Opinion: The 'Abuser Protection Act' of 2011

By Lynn Breedlove, Kristina Finnel And Al Majkrzak
Jan. 24, 2011
Milwaukee Journal Sentinel

Wisconsin has a long history of commitment to a high quality of life for its vulnerable residents. It is a reason we should feel safe moving an aging parent into a nursing home when we can no longer care for them at home. But the actions of our state Legislature last week have taken us a step backward. In a bill guised as lawsuit or tort reform, our lawmakers have decided that long-term care providers will be able to police themselves and provide better care without the threat of an expensive lawsuit.

A broad group of statewide aging and disability groups feels otherwise. We are united in opposition to this change and assert that our vulnerable elderly and people with disabilities will be left unprotected and unable to prove they were harmed when abuse and neglect occur.

In the Legislature's haste to produce a bill, it neglected its due diligence; and we have received unintended consequences and a new law that some are calling Wisconsin's "Abuser Protection Act."

Abuse and neglect in Wisconsin nursing homes and a variety of other facilities are unfortunately not on the decline. Those of us who work daily to protect the rights of vulnerable individuals see cases in which an elderly person with Alzheimer's was allowed to starve, where a young woman was sexually assaulted at the Milwaukee County Mental Health Complex or when a 7-year-old girl with disabilities was crushed to death by a staffer in a residential treatment center. Each of these cases was defined as negligence, and wrongdoing was found on the part of the facility or a care provider. Families received justice.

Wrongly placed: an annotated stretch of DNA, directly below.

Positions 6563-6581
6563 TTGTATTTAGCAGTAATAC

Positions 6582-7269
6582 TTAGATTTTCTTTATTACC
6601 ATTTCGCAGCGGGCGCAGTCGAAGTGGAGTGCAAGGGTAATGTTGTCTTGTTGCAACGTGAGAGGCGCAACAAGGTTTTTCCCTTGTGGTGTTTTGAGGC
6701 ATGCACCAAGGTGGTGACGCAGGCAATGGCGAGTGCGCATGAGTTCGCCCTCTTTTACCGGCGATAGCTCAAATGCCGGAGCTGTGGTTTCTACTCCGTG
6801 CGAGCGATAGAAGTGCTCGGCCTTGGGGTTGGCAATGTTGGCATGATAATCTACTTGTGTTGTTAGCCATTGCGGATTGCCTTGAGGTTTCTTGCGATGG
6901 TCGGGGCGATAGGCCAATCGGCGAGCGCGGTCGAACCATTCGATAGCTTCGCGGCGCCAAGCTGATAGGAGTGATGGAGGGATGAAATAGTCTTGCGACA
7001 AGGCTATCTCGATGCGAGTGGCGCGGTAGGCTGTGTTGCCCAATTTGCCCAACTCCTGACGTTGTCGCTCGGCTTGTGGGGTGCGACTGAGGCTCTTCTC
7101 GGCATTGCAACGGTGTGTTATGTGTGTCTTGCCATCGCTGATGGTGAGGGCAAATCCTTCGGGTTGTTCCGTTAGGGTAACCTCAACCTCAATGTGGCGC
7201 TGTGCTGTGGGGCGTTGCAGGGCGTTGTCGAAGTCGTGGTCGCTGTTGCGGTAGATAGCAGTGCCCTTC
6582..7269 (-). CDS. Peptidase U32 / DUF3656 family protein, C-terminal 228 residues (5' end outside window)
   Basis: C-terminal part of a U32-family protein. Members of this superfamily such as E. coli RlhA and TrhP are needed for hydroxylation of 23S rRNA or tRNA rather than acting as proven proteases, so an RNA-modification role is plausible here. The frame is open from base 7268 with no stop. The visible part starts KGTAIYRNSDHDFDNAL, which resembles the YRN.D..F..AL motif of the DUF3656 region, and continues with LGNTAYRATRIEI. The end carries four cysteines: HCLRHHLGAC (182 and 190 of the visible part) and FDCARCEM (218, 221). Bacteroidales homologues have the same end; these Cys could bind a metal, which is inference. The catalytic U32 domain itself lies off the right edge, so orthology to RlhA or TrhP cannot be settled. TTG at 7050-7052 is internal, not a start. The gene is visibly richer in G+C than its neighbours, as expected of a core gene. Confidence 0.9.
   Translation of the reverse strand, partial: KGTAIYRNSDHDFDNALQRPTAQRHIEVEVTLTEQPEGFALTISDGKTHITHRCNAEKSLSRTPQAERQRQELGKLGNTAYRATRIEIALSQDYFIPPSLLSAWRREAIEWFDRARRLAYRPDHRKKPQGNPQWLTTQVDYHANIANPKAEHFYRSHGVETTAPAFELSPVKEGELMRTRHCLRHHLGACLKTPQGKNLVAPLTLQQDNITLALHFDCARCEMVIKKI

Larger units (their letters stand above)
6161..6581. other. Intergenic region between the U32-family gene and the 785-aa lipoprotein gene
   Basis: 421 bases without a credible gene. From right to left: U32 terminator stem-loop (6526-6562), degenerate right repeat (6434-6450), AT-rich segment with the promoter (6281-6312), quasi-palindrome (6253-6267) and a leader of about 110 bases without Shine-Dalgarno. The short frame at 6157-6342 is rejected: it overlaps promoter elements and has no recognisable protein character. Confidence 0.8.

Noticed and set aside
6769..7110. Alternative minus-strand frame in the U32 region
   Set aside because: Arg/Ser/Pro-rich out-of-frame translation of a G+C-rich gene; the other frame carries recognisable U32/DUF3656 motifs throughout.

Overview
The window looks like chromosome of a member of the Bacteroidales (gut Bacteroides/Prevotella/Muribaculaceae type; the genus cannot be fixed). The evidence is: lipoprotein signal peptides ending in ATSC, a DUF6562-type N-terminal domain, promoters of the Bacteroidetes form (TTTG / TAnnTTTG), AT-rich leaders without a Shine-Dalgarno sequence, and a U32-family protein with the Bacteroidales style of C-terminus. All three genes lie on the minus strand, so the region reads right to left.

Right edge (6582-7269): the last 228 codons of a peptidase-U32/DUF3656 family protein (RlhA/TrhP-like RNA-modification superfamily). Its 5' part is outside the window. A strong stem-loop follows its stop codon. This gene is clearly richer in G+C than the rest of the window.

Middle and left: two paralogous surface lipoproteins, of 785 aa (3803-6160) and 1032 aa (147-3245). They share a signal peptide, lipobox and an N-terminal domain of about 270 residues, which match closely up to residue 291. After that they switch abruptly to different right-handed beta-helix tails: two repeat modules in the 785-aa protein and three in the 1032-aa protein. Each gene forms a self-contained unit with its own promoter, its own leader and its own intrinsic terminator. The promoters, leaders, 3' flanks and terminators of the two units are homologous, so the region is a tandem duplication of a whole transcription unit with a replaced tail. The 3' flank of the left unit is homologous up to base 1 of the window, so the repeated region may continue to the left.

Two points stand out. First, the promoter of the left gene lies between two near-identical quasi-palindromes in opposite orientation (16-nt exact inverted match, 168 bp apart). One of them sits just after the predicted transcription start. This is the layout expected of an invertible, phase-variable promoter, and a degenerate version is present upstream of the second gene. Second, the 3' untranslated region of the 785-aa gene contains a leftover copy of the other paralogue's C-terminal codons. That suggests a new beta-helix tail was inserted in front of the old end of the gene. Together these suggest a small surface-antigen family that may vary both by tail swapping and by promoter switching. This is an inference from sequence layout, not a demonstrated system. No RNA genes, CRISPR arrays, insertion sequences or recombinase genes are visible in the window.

Tort reform will rob future families of justice.

This bill is broad and sweeping: It affects a range of settings and people, including children and adults with disabilities, veterans with brain injury, individuals with mental illness and the elderly. Because this bill removes the ability to use incident (factual) reports in court, the only facts available to a family may be the testimony of the abuse victim, who may be unable to share his or her experience. Because this bill removes the ability to charge a care provider criminally under certain circumstances, and denies even the district attorney from using all available information, a family will have a slim chance of a case, much less a favorable verdict.

Changing the law to ultimately shield abusers and negligent facilities from accountability will not reduce abuse and neglect; it will have the opposite effect.

One other unintended consequence is the impact on taxpayers. When victims of abuse or neglect receive damages for their injuries or when a court considers punitive damages in line with the egregiousness of an offense, it is the provider agency (or their insurance company) which pays for the expensive long-term care that results from an injury. The Legislature's changes mean our already overburdened Medicaid system, and ultimately taxpayers, now will pick up the tab.

Perhaps the most inexcusable element of this bill is the haste with which it was passed. Vague language has resulted in multiple interpretations of intent and impact. We believe there are now holes in our safety net - big enough for an abusive care provider to wiggle through.

Wisconsin has a strong bipartisan tradition of maintaining protections for our aging loved ones, our injured veterans and children and adults with disabilities and mental illness. The unintended consequences of this bill undermine this tradition. We urge the Legislature to take another look and repair our safety net.

Lynn Breedlove is executive director of Disability Rights Wisconsin. Kristina Finnel is president of Mental Health America of Wisconsin. Al Majkrzak is president of AARP Wisconsin.

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